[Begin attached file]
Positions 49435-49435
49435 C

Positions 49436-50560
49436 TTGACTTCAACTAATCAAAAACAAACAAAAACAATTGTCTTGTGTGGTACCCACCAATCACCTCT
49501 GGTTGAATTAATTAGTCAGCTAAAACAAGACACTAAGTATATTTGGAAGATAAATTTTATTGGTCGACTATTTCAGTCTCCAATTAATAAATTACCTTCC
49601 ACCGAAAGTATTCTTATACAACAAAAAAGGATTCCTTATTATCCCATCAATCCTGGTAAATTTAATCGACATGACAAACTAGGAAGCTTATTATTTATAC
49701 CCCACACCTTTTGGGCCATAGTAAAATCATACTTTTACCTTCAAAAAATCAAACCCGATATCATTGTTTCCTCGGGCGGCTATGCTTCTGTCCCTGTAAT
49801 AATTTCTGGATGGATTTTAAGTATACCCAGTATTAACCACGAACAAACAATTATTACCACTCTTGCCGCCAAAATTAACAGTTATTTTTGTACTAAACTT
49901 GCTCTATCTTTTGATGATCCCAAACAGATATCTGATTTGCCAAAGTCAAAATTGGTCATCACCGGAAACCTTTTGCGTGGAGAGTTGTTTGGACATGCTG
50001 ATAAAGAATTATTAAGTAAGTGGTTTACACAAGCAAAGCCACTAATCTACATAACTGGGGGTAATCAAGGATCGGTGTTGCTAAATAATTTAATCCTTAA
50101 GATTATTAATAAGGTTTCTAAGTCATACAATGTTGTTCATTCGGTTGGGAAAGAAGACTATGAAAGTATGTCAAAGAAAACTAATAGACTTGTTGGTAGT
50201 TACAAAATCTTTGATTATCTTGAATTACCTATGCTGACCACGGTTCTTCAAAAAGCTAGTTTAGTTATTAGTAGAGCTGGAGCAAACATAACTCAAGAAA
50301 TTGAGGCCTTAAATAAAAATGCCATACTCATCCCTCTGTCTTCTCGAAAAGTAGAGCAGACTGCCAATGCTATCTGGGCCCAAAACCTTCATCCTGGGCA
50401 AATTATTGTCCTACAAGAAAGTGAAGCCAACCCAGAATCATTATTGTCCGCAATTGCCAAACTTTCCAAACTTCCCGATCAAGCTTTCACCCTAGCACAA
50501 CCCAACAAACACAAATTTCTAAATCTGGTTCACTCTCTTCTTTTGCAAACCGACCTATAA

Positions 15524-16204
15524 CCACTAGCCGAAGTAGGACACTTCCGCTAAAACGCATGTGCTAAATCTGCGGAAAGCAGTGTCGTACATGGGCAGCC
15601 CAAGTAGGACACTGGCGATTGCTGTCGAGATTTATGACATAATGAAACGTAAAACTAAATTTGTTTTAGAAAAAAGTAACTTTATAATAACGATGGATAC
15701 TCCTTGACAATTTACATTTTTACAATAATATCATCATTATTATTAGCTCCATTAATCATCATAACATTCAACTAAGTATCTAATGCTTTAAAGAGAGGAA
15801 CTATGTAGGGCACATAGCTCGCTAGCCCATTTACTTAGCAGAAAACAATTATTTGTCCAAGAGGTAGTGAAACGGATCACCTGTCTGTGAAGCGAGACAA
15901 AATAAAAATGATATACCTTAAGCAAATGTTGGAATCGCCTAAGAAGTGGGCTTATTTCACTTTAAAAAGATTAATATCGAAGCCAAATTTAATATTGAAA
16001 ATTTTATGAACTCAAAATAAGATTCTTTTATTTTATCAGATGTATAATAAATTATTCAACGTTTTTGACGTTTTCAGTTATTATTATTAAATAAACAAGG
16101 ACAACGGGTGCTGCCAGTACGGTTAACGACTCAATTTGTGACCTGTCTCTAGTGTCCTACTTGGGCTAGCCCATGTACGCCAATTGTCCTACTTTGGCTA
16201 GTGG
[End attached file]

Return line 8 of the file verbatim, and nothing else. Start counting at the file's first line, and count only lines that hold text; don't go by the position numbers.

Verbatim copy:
49801 AATTTCTGGATGGATTTTAAGTATACCCAGTATTAACCACGAACAAACAATTATTACCACTCTTGCCGCCAAAATTAACAGTTATTTTTGTACTAAACTT